My latest acquisition is a Technics SX-K450 keyboard. I’ve made a multitrack recording and sampled the drum sounds.

The first line of Technics home keyboards consisted of the SX-K100 and K200 in 1982, followed by the K150 and K250 in 1984. The second generation (1985-86) included the SX-K300, K350 and K450, as well as the cheaper SX-K50 and SX-KM5. These all have sampled drums, originally from the SX-U90 in 1981, although the cymbal and hihat sounds are still analog. Technics claimed that these were the first home keyboard and organ models to use sampled drums. The K200 includes an analog solo section with a VCF. The K250 uses a sampled solo section that seems to have been introduced with the E series organs in 1983. The main tone generator is basically analog divide-down, although I don’t think any of these models is fully polyphonic. All models have an excellent 3 BBD stereo string ensemble chorus with several modes, again derived from the full size Technics organs.

The main tone generator for the polyphonic section in the second generation models is the MSM5232, like the Korg Poly 800, SAS-20 and PSS-50. The master clock is 2 MHz, and this is fixed with no vibrato at all for the polyphonic voices. The older models seem to use a different tone generator, but I don’t know the specifics. The cymbal and hihat sounds are also different, but otherwise the later models have the same drums, chorus, and the sampled solo section from the K250. There’s a lowpass state variable VCF for the guitar, brass and accordion sounds, and a second one for the guitar sound in the accompaniment section. There’s also a monophonic bass section generated by an 8253 programmable divider. In total it’s 10 note polyphonic and 4 part multitimbral over MIDI. There’s an auto-accompaniment section and a 5 part sequencer with a very small memory. Strangely, both the drum and auto-accompaniment patterns have some amount of randomization that automatically varies the patterns. I haven’t encountered this in any other keyboard. The effect can be interesting, but on several of the patterns it sounds erratic and rather broken. The timing is also pretty sloppy compared to most keyboards.

The models worth looking out for are the SX-K200, K350, K450, and possibly also the K50. The K450 is the flagship model, but other than having a shorter keyboard the K350 doesn’t omit any notable features. The K100, K150 and K300 omit the solo section and various other things. The K50 is much simpler and may use very different hardware (I haven’t seen any documentation for it).

The sampled drum section is based around the MSM6202 ADPCM IC. This is a general purpose IC made for playing back things like voice recordings or sound effects from an internal mask ROM. The process is described in detail in the 1987 OKI Voice Synthesis LSI Data Book, although the MSM6202 isn’t included here since it seems to have been discontinued by the time of the data book’s publication. ADPCM results in fairly low quality sound, since it compresses a waveform with 8-12 bits of dynamic range into 3 or 4 bits, but using this IC to play sampled drums is cheap, simple and actually very clever. Yamaha introduced sampled drums in their organs and portable keyboards in 1983, but they didn’t have a comparably simple single IC implementation until about 1988 (this IC, the YM3419 RYP7, seemed to use ADPCM as well).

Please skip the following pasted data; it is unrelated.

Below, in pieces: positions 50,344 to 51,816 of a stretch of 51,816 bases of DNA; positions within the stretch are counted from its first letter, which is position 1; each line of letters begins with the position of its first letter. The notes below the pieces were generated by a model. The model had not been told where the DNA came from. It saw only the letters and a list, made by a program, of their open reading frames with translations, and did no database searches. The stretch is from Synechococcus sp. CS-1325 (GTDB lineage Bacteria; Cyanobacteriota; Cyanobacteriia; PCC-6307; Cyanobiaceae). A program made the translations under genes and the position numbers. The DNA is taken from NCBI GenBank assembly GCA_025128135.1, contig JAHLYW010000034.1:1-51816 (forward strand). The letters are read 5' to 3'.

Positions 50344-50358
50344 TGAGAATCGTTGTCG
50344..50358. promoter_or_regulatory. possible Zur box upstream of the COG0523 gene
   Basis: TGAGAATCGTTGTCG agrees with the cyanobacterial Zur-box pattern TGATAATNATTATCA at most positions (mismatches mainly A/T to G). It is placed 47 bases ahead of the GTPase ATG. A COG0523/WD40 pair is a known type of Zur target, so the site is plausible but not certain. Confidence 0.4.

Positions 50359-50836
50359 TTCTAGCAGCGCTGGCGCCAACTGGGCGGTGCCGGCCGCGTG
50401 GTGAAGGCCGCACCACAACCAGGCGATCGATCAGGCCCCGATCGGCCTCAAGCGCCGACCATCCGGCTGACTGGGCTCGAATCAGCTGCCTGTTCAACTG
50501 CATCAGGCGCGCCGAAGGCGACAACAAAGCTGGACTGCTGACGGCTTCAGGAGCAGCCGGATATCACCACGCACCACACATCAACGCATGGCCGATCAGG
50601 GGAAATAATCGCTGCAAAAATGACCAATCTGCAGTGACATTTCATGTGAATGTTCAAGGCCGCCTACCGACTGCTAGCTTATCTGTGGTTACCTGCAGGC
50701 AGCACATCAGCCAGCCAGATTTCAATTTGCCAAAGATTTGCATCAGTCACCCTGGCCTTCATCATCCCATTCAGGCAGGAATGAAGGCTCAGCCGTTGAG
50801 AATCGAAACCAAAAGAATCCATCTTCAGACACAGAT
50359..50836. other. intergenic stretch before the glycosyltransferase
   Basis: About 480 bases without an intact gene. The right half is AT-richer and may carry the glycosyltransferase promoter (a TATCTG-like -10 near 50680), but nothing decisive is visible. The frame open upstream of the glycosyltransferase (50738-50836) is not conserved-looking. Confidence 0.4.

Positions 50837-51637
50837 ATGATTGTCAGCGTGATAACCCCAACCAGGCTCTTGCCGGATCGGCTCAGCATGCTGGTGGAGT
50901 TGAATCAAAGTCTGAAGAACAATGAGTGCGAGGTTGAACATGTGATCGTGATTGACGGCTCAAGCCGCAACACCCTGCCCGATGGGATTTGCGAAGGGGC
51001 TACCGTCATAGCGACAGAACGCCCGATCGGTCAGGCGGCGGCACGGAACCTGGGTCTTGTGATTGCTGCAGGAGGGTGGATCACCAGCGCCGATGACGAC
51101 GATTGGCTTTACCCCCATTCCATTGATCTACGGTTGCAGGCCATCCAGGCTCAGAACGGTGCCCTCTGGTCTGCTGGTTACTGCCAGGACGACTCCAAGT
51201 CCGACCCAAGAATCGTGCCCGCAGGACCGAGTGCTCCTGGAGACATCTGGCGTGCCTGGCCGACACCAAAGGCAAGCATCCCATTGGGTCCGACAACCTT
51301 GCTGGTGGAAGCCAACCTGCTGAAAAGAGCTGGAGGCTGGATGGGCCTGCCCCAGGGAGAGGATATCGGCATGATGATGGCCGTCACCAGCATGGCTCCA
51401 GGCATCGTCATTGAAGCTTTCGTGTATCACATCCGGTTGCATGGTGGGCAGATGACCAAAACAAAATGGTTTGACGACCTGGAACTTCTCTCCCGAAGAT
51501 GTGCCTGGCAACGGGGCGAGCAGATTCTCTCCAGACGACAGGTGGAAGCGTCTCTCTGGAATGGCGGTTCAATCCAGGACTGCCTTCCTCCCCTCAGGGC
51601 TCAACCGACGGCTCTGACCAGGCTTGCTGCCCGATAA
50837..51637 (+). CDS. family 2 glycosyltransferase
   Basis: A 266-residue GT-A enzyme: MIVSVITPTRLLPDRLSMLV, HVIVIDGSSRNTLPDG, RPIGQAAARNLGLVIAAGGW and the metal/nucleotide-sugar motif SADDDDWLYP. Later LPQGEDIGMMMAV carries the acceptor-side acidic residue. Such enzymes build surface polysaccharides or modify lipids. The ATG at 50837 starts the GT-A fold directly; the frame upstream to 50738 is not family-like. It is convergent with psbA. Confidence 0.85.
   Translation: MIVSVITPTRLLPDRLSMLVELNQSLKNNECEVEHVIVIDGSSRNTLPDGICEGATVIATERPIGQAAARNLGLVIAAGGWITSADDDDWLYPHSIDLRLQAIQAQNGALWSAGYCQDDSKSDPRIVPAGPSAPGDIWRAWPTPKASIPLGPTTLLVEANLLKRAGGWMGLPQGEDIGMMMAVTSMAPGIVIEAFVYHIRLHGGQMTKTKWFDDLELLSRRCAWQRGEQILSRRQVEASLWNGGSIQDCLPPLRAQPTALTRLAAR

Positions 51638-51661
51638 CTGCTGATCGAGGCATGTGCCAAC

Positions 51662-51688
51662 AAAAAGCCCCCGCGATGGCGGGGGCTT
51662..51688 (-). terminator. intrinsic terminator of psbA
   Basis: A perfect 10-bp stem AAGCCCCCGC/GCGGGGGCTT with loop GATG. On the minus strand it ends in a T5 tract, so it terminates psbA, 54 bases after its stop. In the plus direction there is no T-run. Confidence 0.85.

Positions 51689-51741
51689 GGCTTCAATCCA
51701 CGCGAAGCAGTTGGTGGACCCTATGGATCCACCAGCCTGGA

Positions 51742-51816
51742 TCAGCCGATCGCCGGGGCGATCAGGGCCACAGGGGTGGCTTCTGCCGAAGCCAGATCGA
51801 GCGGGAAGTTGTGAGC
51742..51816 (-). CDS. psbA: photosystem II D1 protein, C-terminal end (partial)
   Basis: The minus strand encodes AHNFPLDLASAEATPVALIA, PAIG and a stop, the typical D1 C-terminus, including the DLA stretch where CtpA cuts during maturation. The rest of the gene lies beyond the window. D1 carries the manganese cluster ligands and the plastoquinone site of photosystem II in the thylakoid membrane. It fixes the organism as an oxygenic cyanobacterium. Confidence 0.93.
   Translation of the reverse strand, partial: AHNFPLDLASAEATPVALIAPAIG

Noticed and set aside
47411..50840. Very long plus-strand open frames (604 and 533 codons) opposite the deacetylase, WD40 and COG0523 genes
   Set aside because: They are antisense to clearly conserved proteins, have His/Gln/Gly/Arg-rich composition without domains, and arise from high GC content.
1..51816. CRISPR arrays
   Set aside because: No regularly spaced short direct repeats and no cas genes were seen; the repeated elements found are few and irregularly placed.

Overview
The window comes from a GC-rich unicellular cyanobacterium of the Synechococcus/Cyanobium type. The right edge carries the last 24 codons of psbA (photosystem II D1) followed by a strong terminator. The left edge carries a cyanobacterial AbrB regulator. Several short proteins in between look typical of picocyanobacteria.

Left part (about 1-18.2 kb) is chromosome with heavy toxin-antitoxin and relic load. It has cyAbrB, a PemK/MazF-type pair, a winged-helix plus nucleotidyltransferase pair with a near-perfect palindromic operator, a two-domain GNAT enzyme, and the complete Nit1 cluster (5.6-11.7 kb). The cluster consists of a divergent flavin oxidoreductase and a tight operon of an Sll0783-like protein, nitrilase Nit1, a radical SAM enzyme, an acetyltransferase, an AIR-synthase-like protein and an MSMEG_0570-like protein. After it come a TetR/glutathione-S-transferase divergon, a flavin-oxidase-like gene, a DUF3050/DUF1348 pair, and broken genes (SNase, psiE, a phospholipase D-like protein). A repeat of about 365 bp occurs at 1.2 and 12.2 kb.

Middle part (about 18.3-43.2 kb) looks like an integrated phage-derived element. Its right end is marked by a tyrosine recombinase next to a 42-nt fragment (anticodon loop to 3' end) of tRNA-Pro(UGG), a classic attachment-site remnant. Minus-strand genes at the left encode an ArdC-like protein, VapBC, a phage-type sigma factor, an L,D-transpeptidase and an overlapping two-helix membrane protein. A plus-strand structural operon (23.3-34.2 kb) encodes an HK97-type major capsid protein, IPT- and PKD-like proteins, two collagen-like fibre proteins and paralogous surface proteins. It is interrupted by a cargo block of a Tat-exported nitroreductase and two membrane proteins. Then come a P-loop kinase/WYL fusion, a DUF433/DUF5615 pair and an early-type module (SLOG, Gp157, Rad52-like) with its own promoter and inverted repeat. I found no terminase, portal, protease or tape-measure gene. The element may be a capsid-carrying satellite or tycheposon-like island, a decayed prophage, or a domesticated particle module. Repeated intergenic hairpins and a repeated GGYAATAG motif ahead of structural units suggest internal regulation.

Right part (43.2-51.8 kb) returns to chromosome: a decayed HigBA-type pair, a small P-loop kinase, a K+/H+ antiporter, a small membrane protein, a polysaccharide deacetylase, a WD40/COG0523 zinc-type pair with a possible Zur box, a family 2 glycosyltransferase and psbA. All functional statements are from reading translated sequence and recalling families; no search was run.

The MSM6202 has 16 different drum samples and probably 4 channels. The clock is 62.5 kHz and output sample rate is 15.625 kHz (4 clocks per sample). It seems to store about 1.4 seconds of waveform data (roughly 22.5 kSamples). There’s no accent, and no ability to transpose, scale or envelope the sounds in any way. The onboard DAC has two outputs for the positive and negative portions of the waveform. An external differential amplifier is used to reconstruct the complete waveform. I think this is done to make a sign-magnitude DAC with a very simple implementation using a single-ended power supply and no virtual ground.

The analog cymbals and hihats use 6 square wave oscillators, similar to the Roland TR-808 and other drum machines. There’s an accent here too, although it only seems to be used on the hihat. The first generation keyboards and the U90 sound somewhat different. I suspect these may mix all 12 outputs from a top octave synthesizer to obtain the metallic noise (this was commonly done in organs in the 1970s).

The output of the SX-K450 is too noisy to sample directly, and anyway the cymbals and sampled sounds overlap, so the individual sounds can’t be isolated. I made some temporary modifications so that the outputs of the ADPCM IC and cymbal/hihat section could be recorded directly. Several of the sampled sounds are still never played in isolation, so I used an Octave script to separate them. This will be described in another post.

The sounds are all sampled at 96 kHz. There are 8 samples each of the cymbal and hihat sounds for round-robin sampling. I think the ADPCM sampled sounds in particular are excellent. They’re extremely compressed and sharply truncated.